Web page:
(August 19, 2020 / Israel Hayom) Israeli supermarket and telecoms magnate Rami Levy on Monday filed a defamation lawsuit against the United Nations Human Rights Council over claims his company violates international law by operating in Judea and Samaria.
The claim, to the tune of NIS 280,000 ($82,000), was filed with the help of Shurat HaDin – Israel Law Center, after Levy’s supermarket chain, which has several locations in Judea and Samaria, was included in a list of businesses the UNHRC determined were operating illegally.
The U.N. agency’s blacklist comprises 112 business entities, 94 in Israel and 18 in six other countries—the United States, United Kingdom, France, the Netherlands, Thailand and Luxembourg—whose activities “raise particular human rights concerns.”
The suit, filed with the Jerusalem Magistrates’ Court, claims that operating in Judea and Samaria does not constitute a violation of international law or Palestinians’ rights.
“Jews and Palestinians are employed equally by Rami Levy. It can be said that the plaintiff companies improve the rights of Palestinians and their financial well-being immeasurably,” Shurat HaDin wrote in the claim.
The advocacy group further claimed that the UNHRC was “violating its own charter by specifically singling out Jewish-owned businesses.”
Levy, whose brand holds the second-largest market share in Israel’s food industry, said in a statement, “I believe in true coexistence. All of the workers in our market chain are employed regardless of differences in religion, race or nationality and are equally entitled and even earn three times the wages of what is the average wage in the Palestinian Authority. We are happy to serve all customers regardless of religion, race and nationality, and we will continue to do so.”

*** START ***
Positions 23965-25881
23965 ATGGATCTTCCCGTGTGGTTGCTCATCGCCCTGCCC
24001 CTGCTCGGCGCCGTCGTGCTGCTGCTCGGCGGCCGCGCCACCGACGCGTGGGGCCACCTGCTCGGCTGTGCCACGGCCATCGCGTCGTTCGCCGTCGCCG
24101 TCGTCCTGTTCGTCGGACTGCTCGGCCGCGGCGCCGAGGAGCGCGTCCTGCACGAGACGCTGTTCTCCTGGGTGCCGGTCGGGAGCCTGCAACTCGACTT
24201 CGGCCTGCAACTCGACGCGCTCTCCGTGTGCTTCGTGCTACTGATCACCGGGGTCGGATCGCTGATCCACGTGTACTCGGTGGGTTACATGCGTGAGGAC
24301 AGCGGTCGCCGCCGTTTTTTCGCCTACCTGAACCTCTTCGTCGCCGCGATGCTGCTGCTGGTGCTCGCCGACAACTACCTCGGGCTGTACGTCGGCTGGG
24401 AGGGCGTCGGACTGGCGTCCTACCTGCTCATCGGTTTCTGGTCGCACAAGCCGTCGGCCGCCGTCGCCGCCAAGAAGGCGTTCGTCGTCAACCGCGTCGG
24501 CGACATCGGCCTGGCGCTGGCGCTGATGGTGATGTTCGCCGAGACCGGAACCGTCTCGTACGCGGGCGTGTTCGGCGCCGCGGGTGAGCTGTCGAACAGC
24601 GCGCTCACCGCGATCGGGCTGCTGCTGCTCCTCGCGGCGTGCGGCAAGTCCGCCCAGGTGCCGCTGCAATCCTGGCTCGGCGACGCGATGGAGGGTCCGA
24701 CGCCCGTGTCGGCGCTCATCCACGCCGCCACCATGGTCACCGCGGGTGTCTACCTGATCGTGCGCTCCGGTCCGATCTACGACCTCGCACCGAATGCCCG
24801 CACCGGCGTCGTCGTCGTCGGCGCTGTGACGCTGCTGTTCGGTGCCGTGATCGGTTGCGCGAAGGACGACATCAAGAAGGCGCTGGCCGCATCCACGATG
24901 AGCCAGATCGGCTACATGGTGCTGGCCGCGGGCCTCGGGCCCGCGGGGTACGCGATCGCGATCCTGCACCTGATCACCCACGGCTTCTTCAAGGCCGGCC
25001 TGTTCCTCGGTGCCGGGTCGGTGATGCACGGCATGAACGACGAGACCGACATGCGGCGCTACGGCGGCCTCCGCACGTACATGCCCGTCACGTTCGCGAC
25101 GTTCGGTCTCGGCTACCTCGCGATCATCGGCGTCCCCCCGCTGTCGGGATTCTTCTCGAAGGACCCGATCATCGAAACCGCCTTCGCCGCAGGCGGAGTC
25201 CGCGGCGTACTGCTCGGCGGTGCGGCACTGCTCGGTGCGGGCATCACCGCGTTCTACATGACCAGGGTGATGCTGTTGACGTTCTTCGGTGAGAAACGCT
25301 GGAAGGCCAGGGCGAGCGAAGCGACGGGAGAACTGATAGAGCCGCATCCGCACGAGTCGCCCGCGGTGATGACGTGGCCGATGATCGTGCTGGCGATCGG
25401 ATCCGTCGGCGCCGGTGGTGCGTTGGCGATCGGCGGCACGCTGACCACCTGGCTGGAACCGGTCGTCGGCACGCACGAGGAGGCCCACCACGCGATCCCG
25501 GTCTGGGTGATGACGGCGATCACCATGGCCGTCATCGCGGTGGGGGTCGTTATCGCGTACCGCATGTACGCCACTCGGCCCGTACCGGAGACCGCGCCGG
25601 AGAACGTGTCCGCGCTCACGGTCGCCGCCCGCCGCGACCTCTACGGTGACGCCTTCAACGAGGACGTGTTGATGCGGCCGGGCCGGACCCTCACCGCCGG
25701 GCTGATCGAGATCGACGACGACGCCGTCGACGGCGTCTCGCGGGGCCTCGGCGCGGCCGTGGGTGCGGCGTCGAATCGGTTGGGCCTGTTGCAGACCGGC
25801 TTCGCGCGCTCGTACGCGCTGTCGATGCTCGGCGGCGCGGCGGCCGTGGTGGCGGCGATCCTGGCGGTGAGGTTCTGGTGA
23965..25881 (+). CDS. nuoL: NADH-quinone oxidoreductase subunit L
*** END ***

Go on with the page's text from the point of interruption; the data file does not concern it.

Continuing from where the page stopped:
Shurat HaDin founder Nitsana Darshan-Leitner called the UNHRC blacklist “blood libel,” saying it means only to “harm Israeli businesses’ reputation and hurt them financially through boycotts.”
This article first appeared in Israel Hayom.
Support Jewish Journalism
with 2020 Vision
One of the most intriguing stories of the sudden Coronavirus crisis is the role of the internet. With individuals forced into home quarantine, most are turning further online for information, education and social interaction.
JNS's influence and readership are growing exponentially, and our positioning sets us apart. Most Jewish media are advocating increasingly biased progressive political and social agendas. JNS is providing more and more readers with a welcome alternative and an ideological home.
During this crisis, JNS continues working overtime. We are being relied upon to tell the story of this crisis as it affects Israel and the global Jewish community, and explain the extraordinary political developments taking place in parallel.
Our ability to thrive in 2020 and beyond depends on the generosity of committed readers and supporters. Monthly donations in particular go a long way in helping us sustain our operations. We greatly appreciate any contributions you can make during these challenging times. We thank you for your ongoing support and wish you blessings for good health and peace of mind.